Mainly, the digital food diary could help collect the evidence that I was not the elephant in the room, but rather that the elephant in the room was my denied eating disorder.
The elephant in the room
In clinical research, outcomes are ‘any report on the status of the patient’s health condition that comes directly from the patient’ (FDA 2009). Outcomes are a coherent foundation in establishing treatment benefit since they capture concepts identified with patients’ symptoms and signs or a facet of functioning related to disease status. (FDA 2009)
Patient self-reported data has become progressively imperative in clinical preliminaries. Trials such as mental health, sleep deprivation and pain highly depend upon patient self-reported data as the primal endpoint to demonstrate drug efficacy (B. Tiplady & B. Byrom 2016). In the past such data have been collected using paper diaries and questionnaires issued to subjects. Health professionals have become increasingly mindful of the constraints of using paper diaries to record patient outcomes such as poor data quality and security. Hence, there is a developing enthusiasm for patient reported outcomes data using electronic platforms (ePRO). Electronic PRO provide more and better quality data than the conventional paper diaries that ePRO is rapidly substituting.
Some outcomes like blood pressure, blood glucose, body weight can be measured impartially., However, the patient knows best when it comes to subjective outcomes. For example, your doctor cannot gauge the level of pain except by asking you or by interpreting your behaviors.In spite of the fact that we may sometimes wish otherwise, we live inside ourselves and our experience is in a general sense individual. We are in this way the immediate best source for how we are feeling at any given time (Steven Raymond, 2010).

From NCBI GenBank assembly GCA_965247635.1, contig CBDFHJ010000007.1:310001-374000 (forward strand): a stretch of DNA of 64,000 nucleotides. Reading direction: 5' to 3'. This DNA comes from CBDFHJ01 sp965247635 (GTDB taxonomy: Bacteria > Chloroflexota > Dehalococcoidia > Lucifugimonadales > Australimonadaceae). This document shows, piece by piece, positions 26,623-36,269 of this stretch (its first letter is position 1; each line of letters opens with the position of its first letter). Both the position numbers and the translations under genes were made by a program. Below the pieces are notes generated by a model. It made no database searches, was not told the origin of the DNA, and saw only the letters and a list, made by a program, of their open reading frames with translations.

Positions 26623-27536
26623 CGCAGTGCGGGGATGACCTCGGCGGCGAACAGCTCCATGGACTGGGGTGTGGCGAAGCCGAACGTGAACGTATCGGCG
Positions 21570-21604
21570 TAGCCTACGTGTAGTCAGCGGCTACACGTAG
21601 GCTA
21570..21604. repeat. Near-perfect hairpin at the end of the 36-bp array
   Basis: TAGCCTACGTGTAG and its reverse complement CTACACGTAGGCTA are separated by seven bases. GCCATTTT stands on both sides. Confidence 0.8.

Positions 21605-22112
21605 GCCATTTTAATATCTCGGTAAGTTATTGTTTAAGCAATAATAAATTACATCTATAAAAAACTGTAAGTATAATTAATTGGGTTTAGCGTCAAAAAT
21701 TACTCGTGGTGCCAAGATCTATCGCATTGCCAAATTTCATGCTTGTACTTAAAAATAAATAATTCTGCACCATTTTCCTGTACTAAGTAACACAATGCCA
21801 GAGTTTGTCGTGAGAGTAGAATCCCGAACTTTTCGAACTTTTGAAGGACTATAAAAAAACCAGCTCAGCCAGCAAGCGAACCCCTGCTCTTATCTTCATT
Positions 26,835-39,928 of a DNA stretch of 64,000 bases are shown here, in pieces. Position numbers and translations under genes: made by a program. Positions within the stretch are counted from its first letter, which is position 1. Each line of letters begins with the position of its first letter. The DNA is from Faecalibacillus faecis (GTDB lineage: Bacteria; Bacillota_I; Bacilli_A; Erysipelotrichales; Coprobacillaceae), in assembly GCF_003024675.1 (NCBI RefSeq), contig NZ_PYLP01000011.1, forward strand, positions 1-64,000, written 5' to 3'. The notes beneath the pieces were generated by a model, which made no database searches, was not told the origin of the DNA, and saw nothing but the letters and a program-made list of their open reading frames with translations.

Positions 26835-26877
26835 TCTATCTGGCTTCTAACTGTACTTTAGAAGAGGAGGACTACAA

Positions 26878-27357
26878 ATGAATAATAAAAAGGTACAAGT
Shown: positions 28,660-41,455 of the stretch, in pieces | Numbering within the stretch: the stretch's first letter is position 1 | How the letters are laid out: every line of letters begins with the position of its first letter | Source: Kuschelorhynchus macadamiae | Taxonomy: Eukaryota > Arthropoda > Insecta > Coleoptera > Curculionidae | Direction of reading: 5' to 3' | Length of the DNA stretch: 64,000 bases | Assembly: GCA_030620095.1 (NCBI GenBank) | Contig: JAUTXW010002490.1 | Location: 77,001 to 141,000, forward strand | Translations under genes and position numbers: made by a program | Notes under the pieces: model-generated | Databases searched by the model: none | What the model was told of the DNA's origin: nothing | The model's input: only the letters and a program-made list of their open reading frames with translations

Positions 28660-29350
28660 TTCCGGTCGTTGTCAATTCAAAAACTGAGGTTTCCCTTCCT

"If you want to know what is happening to the patients, why not ask them?"
- Dr Brengt-Erik Wiholm
In our article on patient reported outcomes we discussed how such electronic platforms can benefit clinical research. However, the patient is also not left empty handed here. The patient can also track their own health habits. This is advantageous in various ways and it reinforces behavior change as well. With technological advancements, portable gadgets like fitness trackers, smartphones and tablets that monitor our signs, symptoms and other health habits are now a dominant fad, but they are also vital in improving individual experiences. The concept behind these gadgets is that one can collect health data anywhere, on a regular basis, track changes and patterns and at times consult a doctor. Many portable gadgets are still been developed, however the possibilities are self-evident, particularly for individuals with chronic conditions such as hypertension and diabetes. The capacity to send your data to a doctor stretches the possibility that the progressions for complications will be identified in time. Some gadgets are even intended to alarm doctors when the information demonstrates a potential threat, empowering doctors and nurses to respond in time and avert complications or even deadly situations.
"Medical research could greatly benefit from these 'real life' data, particularly since participation rates in observational studies have been declining for the last two decades."